Present address: Department of Dermatology, Boston University School of Medicine, Boston, MA 02118, USA
GABA transaminases from Saccharomyces cerevisiae and Arabidopsis thaliana complement function in cytosol and mitochondria
Article first published online: 21 JUN 2013
Copyright © 2013 John Wiley & Sons, Ltd.
Volume 30, Issue 7, pages 279–289, July 2013
How to Cite
Cao, J., Barbosa, J. M., Singh, N. and Locy, R. D. (2013), GABA transaminases from Saccharomyces cerevisiae and Arabidopsis thaliana complement function in cytosol and mitochondria. Yeast, 30: 279–289. doi: 10.1002/yea.2962
- Issue published online: 9 JUL 2013
- Article first published online: 21 JUN 2013
- Accepted manuscript online: 5 JUN 2013 11:38AM EST
- Manuscript Accepted: 29 MAY 2013
- Manuscript Revised: 23 MAY 2013
- Manuscript Received: 26 APR 2013
- GABA transaminase;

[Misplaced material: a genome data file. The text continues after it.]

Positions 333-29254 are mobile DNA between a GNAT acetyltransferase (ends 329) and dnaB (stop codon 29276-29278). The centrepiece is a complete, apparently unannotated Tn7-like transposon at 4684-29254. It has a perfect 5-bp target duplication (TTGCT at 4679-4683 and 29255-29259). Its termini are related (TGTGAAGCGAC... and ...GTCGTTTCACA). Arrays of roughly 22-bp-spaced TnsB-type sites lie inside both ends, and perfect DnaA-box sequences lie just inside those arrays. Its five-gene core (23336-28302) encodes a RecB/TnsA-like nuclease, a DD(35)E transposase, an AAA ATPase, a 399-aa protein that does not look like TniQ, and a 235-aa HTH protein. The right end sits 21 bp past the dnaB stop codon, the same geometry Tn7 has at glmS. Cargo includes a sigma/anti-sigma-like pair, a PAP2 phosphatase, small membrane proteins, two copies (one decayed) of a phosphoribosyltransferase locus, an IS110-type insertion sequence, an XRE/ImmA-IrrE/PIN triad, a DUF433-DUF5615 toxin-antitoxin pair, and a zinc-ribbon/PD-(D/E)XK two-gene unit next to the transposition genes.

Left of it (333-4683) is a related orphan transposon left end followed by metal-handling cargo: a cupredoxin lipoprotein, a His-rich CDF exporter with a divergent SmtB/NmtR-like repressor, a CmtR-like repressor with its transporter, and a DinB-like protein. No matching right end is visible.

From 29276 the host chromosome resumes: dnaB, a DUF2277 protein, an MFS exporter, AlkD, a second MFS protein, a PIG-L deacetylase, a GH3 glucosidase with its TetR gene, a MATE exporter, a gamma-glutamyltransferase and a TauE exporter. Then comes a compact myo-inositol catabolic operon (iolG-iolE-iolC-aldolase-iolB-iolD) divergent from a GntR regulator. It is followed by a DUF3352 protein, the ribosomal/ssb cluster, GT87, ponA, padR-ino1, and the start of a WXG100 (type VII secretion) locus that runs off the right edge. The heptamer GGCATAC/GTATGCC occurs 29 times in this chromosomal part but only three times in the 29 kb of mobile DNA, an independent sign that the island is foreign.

GABA transaminase (GABA-T) catalyses the conversion of GABA to succinate semialdehyde (SSA) in the GABA shunt pathway. The GABA-T from Saccharomyces cerevisiae (ScGABA-TKG) is an α-ketoglutarate-dependent enzyme encoded by the UGA1 gene, while higher plant GABA-T is a pyruvate/glyoxylate-dependent enzyme encoded by POP2 in Arabidopsis thaliana (AtGABA-T). The GABA-T from A. thaliana is localized in mitochondria and mediated by an 18-amino acid N-terminal mitochondrial targeting peptide predicated by both web-based utilities TargetP 1.1 and PSORT. Yeast UGA1 appears to lack a mitochondrial targeting peptide and is localized in the cytosol. To verify this bioinformatic analysis and examine the significance of ScGABA-TKG and AtGABA-T compartmentation and substrate specificity on physiological function, expression vectors were constructed to modify both ScGABA-TKG and AtGABA-T, so that they express in yeast mitochondria and cytosol. Physiological function was evaluated by complementing yeast ScGABA-TKG deletion mutant Δuga1 with AtGABA-T or ScGABA-TKG targeted to the cytosol or mitochondria for the phenotypes of GABA growth defect, thermosensitivity and heat-induced production of reactive oxygen species (ROS). This study demonstrates that AtGABA-T is functionally interchangeable with ScGABA-TKG for GABA growth, thermotolerance and limiting production of ROS, regardless of location in mitochondria or cytosol of yeast cells, but AtGABA-T is about half as efficient in doing so as ScGABA-TKG. These results are consistent with the hypothesis that pyruvate/glyoxylate-limited production of NADPH mediates the effect of the GABA shunt in moderating heat stress in Saccharomyces. Copyright © 2013 John Wiley & Sons, Ltd.